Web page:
Financial laws and regulations typically include a restriction under which words that refer to a specific financial product or service (i.e., credit, savings, banks, fund, etc.) may only be used in corporate names, publicity, advertisements, interfaces, computer applications, internet applications, internet websites or any other means of electronic or digital communication, by the financial entity that is legally authorised to provide the product or service. The Fintech Law reserves the term ‘fintech’ specifically for ITFs, which generates confusion with all other entities that provide technology to the financial market but that do not necessarily carry out the services of an IFC or an IFPE.

Within the rules set out in financial consumer protection laws, we note the following requirements.

  1. All information and advertisement in connection with goods, products and services that are disseminated through any means have to be truthful, ascertainable or measurable, clear and with no text, dialogue, sounds, images, trademarks or other deceitful or abusive descriptions that create or may induce error because they are misleading or abusive.
  2. Terms and conditions of promotions are considered as standard contracts and would need to comply with specific requirements set forth in law and may not include disproportionate duties for consumers, unfair or abusive obligations or any other clause or text that violates the provisions of financial consumer protection laws.
  3. Product information and the respective advertising need to be in Spanish with prices given in Mexican currency, in understandable and readable terms according to the general system of units of measurement.
  4. The publicity of promotions and offers needs to include statutory disclaimers, and any consumer that meets the applicable criteria will have the right to obtain the applicable promotion or offer.
  5. Marketing may be restricted from being delivered to consumers enrolled in a specific consumer protection list.
  6. Any terms that restrict or limit the use of a good or service must be set out clearly, truthfully and unambiguously.
  7. ITFs are obliged to communicate through the means by which they contact their clients that they are authorised, regulated and supervised by the financial authorities.

iii Cross-border issues

Aligned with the trend for laws in Mexico, the Fintech Law and the other legislation that regulates the financial services and fintech industry are very protective of Mexican consumers and inexperienced investors. As such, while recent years have seen less restrictive regulation on foreign participation in financial markets (for example, removing foreign-ownership participation limits in banking institutions),3 the catalogue of activities that financial entities can carry out without a local presence is, for the most part, very limited.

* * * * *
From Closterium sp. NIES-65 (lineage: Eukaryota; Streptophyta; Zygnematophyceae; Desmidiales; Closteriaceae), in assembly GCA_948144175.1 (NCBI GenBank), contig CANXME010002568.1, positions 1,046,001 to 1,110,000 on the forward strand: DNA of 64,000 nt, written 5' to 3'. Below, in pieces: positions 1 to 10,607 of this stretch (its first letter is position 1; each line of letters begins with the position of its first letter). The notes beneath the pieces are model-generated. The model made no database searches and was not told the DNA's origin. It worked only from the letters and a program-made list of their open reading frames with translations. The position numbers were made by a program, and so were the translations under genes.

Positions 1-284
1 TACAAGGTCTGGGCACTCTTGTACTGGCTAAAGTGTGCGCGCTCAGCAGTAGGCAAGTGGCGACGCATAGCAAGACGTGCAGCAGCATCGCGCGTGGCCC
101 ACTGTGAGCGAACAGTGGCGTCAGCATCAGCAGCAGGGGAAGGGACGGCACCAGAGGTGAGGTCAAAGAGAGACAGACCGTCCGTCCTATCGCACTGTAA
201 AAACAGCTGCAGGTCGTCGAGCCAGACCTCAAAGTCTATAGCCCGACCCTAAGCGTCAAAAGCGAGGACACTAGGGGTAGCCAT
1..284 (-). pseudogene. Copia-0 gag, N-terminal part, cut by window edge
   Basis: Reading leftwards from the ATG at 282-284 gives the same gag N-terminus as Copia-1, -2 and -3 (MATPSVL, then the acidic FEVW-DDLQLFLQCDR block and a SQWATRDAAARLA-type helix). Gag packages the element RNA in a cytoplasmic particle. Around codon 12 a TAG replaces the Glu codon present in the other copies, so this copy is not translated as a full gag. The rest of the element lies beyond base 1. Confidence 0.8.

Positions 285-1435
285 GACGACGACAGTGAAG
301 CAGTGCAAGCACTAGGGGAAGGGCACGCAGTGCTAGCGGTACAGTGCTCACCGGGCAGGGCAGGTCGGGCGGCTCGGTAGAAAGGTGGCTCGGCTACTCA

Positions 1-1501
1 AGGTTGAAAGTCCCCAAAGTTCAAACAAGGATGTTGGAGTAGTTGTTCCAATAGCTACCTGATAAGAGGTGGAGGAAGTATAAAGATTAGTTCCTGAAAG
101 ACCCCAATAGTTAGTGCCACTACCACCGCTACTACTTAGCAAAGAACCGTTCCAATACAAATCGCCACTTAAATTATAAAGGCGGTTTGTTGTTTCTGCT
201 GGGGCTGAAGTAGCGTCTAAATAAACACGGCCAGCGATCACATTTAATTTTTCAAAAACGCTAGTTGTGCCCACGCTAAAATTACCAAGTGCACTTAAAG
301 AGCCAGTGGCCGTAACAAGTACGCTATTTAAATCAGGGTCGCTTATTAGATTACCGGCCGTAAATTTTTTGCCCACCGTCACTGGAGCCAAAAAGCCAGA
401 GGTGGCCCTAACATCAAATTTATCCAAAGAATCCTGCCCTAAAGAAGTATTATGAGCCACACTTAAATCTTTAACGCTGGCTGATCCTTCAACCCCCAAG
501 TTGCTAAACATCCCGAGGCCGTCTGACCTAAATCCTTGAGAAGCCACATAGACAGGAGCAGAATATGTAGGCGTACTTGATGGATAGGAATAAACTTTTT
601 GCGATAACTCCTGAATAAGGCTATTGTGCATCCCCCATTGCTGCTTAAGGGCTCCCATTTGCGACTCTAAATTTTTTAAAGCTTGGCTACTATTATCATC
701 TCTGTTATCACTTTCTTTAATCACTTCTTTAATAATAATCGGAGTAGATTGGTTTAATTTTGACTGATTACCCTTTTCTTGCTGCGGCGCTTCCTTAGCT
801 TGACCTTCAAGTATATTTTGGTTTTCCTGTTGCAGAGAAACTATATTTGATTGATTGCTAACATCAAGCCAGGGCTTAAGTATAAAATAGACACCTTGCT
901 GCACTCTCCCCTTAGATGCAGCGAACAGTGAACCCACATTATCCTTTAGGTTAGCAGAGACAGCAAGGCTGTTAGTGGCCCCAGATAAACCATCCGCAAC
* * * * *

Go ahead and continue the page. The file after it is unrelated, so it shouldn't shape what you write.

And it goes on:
Foreign banks, for example, can participate in Mexico through two different vehicles: representation offices, which may only carry out basic activities, mostly restricted to providing their customers with information on the types of products offered by their (foreign) parent company (but not offering the credit products themselves); or branches, which, by their nature, are locally incorporated subsidiaries of foreign banking entities.

Following a similar protectionist approach, the early development of fintech services in Mexico has been marked by the necessity for regulated activities to be carried out by locally incorporated ITF entities. Both types of ITF entities must be incorporated under Mexican law, have a corporate domicile in any state within Mexico and have a physical office within the national territory.

Foreign fintech companies may actively participate in regulated activities in Mexico only to the extent that they partner with local regulated entities. Individuals in Mexico may not be targeted by offshore entities, and no active advertising or offering of financial products or services may be carried out by offshore entities in Mexico.